Stars to have used Udinese as a stepping stone include David Pizarro, Asamoah Gyan, Vincenzo Iaquinta, Sulley Muntari, Andrea Dossena, Fabio Quagliarella and Gaetano D’Agostino. Unlike so many clubs with a reputation for grooming young talent, however, Udinese have consolidated their status to the extent that they can now provide Champions League football themselves.
Indeed, although Udinese fell to Arsenal in the qualifying stage and failed to make it to the Champions League group stage, they’ve remarkably repeated their domestic success of last season and are poised to get another shot at European competition. They current sit 4th in Serie A, tied with Napoli (and that only thanks to two late goals last Sunday by Edinson Cavani that salvaged a draw for Napoli in Udine)–despite selling off not only Alexis Sanchez to Barcelona, but Swiss-Turkish midfielder Gökhan Inler to Napoli and Colombian defender Cristian Zapata to Villareal.
Swiss Ramble’s long piece on “Udinese Selling Their Way to the Top“, also from last summer following their impressive performance in Serie A, mentions the Granada component of their business plan:
Udinese have bolstered their strategy by forming a partnership with Granada, a club playing in the Spanish second division, where they loan youngsters that need playing time, such as the Ghanaian Jonathan Mensah. Given the Friuli club’s connections with the South American market, it is no coincidence that they opted for a club in a Spanish speaking country to park their players. In total, Granada currently have an amazing 14 players on loan from Udinese.
In fact, one of the logical results of Udinese’s approach is that they end up having an extremely large squad, so they absolutely need to loan out a vast number of players every season (earning them €3.6 million in 2010). Including the players at Granada, I make the current total 63, though I may well have lost count. This is the sort of “wheeler dealing” that makes Harry Redknapp look like a rank amateur.
That was last season, as Granada fought their way to promotion out of Segunda Division (a fuller account of that promotion, and in fact the story of their promotion from even lower tiers of Spanish football, can be found on yet another treatment of the Pozzo-Pina/Udinese-Granada story, titled “Granada’s Italian job“, on In Bed With Maradona. Another account from the Spanish press, in Madrid-based sports daily AS is headlined “Pina y Pozzo: un tándem para reflotar equipos en crisis“)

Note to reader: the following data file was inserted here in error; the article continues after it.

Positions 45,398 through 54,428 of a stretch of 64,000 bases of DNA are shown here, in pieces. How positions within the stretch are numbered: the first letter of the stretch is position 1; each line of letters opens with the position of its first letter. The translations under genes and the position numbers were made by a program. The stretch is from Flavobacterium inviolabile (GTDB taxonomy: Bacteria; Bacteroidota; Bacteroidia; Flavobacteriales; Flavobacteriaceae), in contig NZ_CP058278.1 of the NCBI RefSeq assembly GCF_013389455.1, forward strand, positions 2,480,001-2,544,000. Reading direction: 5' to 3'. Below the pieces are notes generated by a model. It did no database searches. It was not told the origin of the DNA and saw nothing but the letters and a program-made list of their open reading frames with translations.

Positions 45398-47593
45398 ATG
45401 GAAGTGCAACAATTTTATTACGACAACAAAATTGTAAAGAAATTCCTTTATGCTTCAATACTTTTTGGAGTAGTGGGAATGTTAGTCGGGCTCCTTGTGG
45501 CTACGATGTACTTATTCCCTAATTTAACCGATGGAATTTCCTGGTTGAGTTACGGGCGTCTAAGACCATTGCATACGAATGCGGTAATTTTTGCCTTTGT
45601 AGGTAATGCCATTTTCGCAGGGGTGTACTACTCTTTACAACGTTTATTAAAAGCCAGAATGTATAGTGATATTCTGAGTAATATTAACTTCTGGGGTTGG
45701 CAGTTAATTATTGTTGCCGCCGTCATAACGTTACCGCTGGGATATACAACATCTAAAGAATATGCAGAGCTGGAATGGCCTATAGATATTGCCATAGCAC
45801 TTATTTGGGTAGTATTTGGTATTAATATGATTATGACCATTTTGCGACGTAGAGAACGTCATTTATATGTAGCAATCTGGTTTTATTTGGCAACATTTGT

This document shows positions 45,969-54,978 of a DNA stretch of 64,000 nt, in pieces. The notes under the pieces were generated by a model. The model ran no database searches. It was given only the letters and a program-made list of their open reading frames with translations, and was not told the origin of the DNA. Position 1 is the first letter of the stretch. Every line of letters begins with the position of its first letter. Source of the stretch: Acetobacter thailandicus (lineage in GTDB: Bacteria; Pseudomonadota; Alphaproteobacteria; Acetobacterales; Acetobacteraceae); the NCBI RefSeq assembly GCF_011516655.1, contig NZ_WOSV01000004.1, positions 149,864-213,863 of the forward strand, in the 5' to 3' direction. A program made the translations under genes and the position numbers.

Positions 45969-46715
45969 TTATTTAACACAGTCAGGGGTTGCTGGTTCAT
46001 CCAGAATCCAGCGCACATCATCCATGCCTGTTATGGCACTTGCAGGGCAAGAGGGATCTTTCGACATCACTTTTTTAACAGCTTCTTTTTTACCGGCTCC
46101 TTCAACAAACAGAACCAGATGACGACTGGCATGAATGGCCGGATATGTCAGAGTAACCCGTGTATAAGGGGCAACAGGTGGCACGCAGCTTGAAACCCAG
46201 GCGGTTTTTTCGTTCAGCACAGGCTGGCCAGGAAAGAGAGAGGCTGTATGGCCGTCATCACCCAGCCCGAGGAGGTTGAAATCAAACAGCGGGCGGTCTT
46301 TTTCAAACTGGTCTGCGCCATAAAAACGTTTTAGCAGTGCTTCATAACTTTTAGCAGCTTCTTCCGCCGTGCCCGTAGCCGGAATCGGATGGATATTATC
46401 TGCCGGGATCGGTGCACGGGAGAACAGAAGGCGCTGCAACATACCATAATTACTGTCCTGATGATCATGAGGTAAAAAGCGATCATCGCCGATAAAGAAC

This season, the number of players on Granada’s current squad (included below) on loan from Udinese is apparently down to five. But there are six additional players on loan from other clubs, including three from Benfica, another club that Pina has strong ties with. Again from Sid Lowe:
In total, 12 of Granada’s first team squad [last season] were Udinese players. It was good for the Italians because their squad members got playing time, the chance to develop and gain first team experience, while keeping them in the shop window for potential buyers; it was good for Granada because it helped them clinch a top division place at last — and on the cheap.
The relationship has continued. Of those in this year’s squad, Allan Nyom, Odion Ighalo, Jaime Romero, Benítez, Geijo and Diego Mainz are all on loan from Udinese in one capacity or another. Guilherme Siqueira has been signed from them. Meanwhile Pena’s relationship with Benfica has facilitated them bringing in four others from Portugal, three on loan and one on a free transfer. And at the other end of the scale, nine players have been loaned out to Cádiz. Where Pena is employed as the sporting director.
For the details, see Granada’s squad list below. But to bring this back around to today’s match, we quote the opener to that IBWM piece for a nice bit of historical resonance:
October 28th 1973; quite the memorable date in Spanish football history. A young, straggly but immensely gifted Dutchman by the name of Johan Cruyff made his league debut for FC Barcelona, and the effect he’d have on football from that point on, not just in Spain, is one that still shapes the game today. This story, however, is not about the number 14 – it’s about the number 35. Barça’s opponents that day were Granada CF, a team who have spent 35 years away from the Spanish top flight…until now.
Granada’s squad list as of today (according to Wikipedia):